0115 964 8205

As we continue to explore the fundamentals of SEO, we are going to take a look at duplicate content and what it means for your website. To ensure that you can completely avoid the negative effects that duplicate content can have, let’s start by going right back to basics.

So, what is duplicate content?

To put it simply, duplicate content is content which appears in more than one place on the internet. Now, this may sound harmless enough, but it can actually have a detrimental effect on how your site ranks in search engine results.

When does duplicate content occur?

It may sound obvious to you that copying other people’s words or work for your website isn’t a great idea. But, you may be surprised to hear that a 2015 study found that on average websites contain 29% duplicate content.

This is because duplicate content can occur for a range of reasons; it can come from blatant copying from other sites, as well as poorly edited copied content. But, it can also happen if your website contains more than one page covering the same subject, when a page on your site can be accessed by different URLs, or, if you are using a multiple-site strategy.

Duplicate Content

Why does it matter?

Ultimately, duplicate content matters as it makes it more difficult for consumers to find your site. Whilst it doesn’t actually incur a penalty from Google, the search engine can be confused, as it is difficult to determine which source is most relevant for a query. This burns crawl budget and can result in your website featuring lower in search results.

What’s the confusion?

As there is no actually penalty implemented by Google, there can be quite a lot of confusion around duplicate content. However, Google have stated that uniqueness in content is rewarded, meaning that anything non-unique will, by-default, not be ranked highly.

Google have also said that “the lowest rating is appropriate if all, or almost all, of the main content is copied”. Whilst Senior Webmaster Trends Analyst at Google, John Mueller, has added that “we do have some things around duplicate content… that are penalty worthy”. Going on to say that, duplicate content which is obviously spammy, will even result in a website being completely removed from search.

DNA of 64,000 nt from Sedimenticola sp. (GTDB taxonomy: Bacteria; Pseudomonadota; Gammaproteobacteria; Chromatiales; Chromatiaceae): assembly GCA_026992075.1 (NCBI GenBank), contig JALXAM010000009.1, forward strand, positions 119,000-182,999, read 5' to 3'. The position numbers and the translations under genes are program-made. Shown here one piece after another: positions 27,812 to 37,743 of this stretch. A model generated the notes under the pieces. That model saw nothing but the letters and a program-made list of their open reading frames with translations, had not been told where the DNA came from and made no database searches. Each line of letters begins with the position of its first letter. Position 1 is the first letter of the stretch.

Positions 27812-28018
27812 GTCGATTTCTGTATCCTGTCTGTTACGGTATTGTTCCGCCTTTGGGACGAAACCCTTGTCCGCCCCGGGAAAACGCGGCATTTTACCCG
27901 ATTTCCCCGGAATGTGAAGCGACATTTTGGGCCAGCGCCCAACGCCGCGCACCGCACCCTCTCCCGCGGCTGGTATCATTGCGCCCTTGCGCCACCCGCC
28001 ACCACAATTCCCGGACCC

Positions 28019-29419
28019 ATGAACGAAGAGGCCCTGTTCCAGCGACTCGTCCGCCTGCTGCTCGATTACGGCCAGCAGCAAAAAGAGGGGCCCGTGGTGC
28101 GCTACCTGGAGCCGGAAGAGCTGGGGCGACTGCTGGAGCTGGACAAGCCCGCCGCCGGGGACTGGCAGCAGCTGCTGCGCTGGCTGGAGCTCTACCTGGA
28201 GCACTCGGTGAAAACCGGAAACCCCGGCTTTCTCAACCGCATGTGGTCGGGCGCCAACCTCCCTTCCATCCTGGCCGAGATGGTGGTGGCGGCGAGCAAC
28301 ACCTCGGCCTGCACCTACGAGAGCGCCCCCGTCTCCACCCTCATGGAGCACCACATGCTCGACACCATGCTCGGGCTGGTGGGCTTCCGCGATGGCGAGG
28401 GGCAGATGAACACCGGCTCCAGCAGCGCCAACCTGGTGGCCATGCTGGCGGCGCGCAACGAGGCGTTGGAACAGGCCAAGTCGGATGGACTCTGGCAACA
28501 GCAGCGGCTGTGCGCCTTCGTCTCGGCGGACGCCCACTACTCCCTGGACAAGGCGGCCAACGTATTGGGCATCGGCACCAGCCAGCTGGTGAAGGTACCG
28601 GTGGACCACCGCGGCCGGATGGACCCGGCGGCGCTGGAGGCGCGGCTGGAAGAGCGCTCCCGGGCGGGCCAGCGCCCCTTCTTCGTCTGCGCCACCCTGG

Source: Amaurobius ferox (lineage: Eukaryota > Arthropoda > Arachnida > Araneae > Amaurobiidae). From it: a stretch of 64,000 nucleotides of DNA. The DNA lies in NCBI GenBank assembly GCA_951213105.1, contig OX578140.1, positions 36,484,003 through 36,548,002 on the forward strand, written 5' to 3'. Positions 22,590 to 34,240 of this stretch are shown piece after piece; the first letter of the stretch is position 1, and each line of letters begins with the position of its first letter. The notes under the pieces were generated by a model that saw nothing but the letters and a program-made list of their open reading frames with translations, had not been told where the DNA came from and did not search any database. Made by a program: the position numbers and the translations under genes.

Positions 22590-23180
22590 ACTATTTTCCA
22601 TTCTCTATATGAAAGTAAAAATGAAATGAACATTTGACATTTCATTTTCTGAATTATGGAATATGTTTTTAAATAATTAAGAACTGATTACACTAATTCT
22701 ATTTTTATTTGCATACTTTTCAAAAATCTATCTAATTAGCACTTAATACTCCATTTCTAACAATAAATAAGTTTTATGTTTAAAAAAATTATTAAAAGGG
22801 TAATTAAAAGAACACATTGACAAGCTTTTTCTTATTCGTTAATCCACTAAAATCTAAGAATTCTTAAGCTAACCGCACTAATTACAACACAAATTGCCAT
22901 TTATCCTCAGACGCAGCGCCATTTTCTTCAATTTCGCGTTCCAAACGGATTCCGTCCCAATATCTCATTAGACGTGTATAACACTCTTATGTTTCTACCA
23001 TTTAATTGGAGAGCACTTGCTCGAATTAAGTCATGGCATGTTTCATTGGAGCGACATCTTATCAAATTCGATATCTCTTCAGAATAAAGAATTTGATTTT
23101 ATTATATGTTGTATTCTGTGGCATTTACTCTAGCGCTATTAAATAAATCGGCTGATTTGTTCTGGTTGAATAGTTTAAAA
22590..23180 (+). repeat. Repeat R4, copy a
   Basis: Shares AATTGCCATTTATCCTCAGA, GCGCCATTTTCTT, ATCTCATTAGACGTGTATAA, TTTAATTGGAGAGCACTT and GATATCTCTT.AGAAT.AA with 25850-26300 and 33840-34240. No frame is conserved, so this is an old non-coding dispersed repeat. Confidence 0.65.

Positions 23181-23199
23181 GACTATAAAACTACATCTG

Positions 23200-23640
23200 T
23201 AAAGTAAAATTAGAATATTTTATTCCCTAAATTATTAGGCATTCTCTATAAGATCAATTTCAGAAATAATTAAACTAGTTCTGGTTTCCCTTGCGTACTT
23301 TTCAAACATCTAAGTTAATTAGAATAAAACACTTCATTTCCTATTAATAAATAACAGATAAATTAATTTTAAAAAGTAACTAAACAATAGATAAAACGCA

The effects of duplicate content on search engines:

  • Search engines don’t know which version of the content to include (or exclude) in search results
  • They don’t know which page should rank more highly
  • They don’t know whether to direct link metrics (e.g authority) to one page, or separate between both

The effects of duplicate content on sites:

  • Lower search results ranking
  • Less visibility to consumers
  • Decreased traffic to site

How to avoid it

Now that you understand the issues surrounding duplicate content, here’s how you can avoid it.

  • Spend time creating inspiring, unique content. It may sound obvious, but it can be the reason behind many websites’ downfall when it comes to dupe content. Well thought-out, researched articles are unlikely to contain duplicate content and will rank more highly.
  • Check for plagiarism. There is a whole host of sites and services available which are designed specifically to check your work for duplicate content. Simply checking your work on a site such as Copyscape before sharing it, will ensure that your work, or something very similar, is not already online.
  • Canonicalize URLs which point to the same page. Adding rel= canonical attribute to the HTML head of the page will let Google know which page you want to rank for this content.
  • Set up a 301 redirect from the duplicate page to the one you want to rank.
  • Add a self-referential rel=canonical link to your existing pages. This will prevent content scrapers from stealing your content and ranking above you for it.

We hope you’ve found this a useful introduction to the risks associated with duplicate content online. For more information about SEO, have a look at the rest of our Beginner’s SEO series!


Author Biography


Emma started working at Kumo in the summer of 2018 after graduating from Nottingham Trent University. She is a keen reader and uses her love of books to help her create engaging content for all of Kumo’s clients.

When she’s not writing, she enjoys running, yoga and keeping up-to-date with the latest fashion news.